In an interview with John Kinsella, you once said, 'Lately I have begun to recognise myself in poetry, which makes me feel incredibly bored and frustrated with my work. I don't want to see me there.' John Ashbery once expressed a similar concern, about falling back on a familiar vocabulary in order to keep writing, something he described as using 'Ashberyisms' – do you find yourself falling into 'Croggonisms', and if so, how do you overcome them?

You get rid of them! It's true, it's really awful to see them, and it's actually what Daniel calls them: 'That's a Croggonism'. I don't like it at all – that's when I hate writing, when it just sort of stinks of yourself. I suppose the first step is just recognising it, and the rest is whatever violent move you make away from yourself. And I tend to make violent oscillations in my work- I'll do something else, or stop writing.

Many female writers have commented on the way writing seems to be split into 'boys topics' and 'girls topics', and how it's the male writing that gets more attention, is considered intrinsically more important, more serious. As someone who has written about topics considered to be part of the women's topics (eg domestic tasks, childbirth etc.) is this a prejudice you have encountered?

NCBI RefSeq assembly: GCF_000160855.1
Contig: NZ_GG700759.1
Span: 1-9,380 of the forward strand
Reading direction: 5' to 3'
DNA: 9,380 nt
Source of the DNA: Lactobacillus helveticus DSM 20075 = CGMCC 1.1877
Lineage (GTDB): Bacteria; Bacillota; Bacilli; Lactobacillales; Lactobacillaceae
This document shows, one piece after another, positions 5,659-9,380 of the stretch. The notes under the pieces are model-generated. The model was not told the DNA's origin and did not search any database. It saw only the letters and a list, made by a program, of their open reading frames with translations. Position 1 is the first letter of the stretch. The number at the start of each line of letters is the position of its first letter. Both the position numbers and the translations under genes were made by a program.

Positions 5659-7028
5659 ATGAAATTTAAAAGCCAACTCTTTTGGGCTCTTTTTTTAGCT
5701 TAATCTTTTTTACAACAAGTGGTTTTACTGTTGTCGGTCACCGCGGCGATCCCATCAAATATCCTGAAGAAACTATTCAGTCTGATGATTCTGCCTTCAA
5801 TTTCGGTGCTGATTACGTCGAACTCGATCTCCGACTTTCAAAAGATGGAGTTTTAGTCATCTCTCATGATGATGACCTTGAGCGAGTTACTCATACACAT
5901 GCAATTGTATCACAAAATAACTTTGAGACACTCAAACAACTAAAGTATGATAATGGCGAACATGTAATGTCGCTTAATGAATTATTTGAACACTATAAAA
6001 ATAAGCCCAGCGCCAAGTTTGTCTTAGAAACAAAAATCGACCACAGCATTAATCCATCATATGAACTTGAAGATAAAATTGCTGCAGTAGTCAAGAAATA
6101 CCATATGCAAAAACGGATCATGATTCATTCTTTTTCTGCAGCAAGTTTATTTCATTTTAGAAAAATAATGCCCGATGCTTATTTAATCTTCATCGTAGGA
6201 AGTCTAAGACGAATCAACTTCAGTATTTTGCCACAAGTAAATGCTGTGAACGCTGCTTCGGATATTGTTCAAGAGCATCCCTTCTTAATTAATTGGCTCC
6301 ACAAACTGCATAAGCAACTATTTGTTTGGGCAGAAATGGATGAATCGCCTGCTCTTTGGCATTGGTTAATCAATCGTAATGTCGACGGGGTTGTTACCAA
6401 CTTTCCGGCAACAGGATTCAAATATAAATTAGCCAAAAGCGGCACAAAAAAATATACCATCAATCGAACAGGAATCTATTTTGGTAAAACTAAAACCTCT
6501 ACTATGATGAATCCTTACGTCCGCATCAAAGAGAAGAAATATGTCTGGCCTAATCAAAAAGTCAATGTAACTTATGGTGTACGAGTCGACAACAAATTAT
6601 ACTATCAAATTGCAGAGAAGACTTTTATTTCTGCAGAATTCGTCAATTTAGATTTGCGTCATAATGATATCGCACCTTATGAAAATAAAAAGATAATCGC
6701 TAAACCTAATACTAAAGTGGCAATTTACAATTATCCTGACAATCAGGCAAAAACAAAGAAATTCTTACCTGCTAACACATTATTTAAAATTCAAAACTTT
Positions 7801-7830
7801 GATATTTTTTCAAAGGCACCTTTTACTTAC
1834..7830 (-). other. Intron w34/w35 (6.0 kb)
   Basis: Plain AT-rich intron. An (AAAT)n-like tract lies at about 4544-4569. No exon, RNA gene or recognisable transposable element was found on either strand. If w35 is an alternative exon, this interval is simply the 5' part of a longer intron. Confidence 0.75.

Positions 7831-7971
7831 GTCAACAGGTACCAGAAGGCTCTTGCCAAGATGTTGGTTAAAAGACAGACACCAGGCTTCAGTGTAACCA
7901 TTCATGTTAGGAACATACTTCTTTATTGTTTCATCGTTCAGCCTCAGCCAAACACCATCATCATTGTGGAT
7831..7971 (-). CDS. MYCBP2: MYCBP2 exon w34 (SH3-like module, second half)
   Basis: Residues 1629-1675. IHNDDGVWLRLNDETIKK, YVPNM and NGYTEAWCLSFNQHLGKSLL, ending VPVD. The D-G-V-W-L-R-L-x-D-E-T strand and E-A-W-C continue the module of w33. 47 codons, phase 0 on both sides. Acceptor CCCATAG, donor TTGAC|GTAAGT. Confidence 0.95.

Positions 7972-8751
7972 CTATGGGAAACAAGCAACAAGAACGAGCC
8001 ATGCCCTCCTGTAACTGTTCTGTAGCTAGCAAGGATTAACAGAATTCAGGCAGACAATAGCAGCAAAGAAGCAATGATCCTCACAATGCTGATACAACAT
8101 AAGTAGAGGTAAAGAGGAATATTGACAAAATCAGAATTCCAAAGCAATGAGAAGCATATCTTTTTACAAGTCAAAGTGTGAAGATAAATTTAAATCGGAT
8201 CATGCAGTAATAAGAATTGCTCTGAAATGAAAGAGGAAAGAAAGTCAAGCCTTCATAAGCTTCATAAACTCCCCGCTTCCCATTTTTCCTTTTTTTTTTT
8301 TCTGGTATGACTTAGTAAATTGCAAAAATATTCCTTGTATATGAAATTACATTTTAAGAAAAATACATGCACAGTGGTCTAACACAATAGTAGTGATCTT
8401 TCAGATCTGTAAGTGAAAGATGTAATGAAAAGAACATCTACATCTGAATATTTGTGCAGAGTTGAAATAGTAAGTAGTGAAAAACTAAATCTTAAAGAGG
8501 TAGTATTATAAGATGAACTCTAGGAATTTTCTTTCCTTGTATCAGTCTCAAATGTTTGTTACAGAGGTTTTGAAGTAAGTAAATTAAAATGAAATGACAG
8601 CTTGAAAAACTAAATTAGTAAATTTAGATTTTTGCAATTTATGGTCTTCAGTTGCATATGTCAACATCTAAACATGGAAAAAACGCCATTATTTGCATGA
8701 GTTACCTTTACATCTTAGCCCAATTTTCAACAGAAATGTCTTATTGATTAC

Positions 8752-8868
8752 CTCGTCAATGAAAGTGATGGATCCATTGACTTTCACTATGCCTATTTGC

I was having a long conversation about this last night. Daniel is coming at it from the other end, because he feels just as trapped by male stereotypes as I do by female stereotypes. Or am I trapped? I'm actually not that trapped but you still encounter them, still crash into them. As far as my work goes, you can hear responses where people say, 'That's boring, that's sentimental, that's not very important, that's not intelligent,' simply because of the subject, and that sort of thing really gets up my nose. I suppose especially if I feel that what I've written is intelligent, and is said intelligently. I get two kinds of criticisms, often about the same work: one criticism is 'Too intellectual', and another is 'Too emotional', which maybe is a healthy sign. It's as if when something is emotional and full of feeling, then it can't be intelligent, or if it's intelligent, then it can't have feeling. But I personally would like to do both at once That's what I try to do. I think I was scarred forever by once being introduced as 'a poet of love and motherhood', I thought 'Oh no, no!' At the time I was taking conventional, supposedly masculine literary tropes, and using them to write about other things, female things. I was trying to destabilise both categorisations. But you still find yourself trapped, categorised. It's a constant dilemma. If you have any kind of feminist belief, I suppose, you find yourself banging into these walls all the time. One way out is to just ignore them, to just write anyway, to take the risk of making a fool of yourself.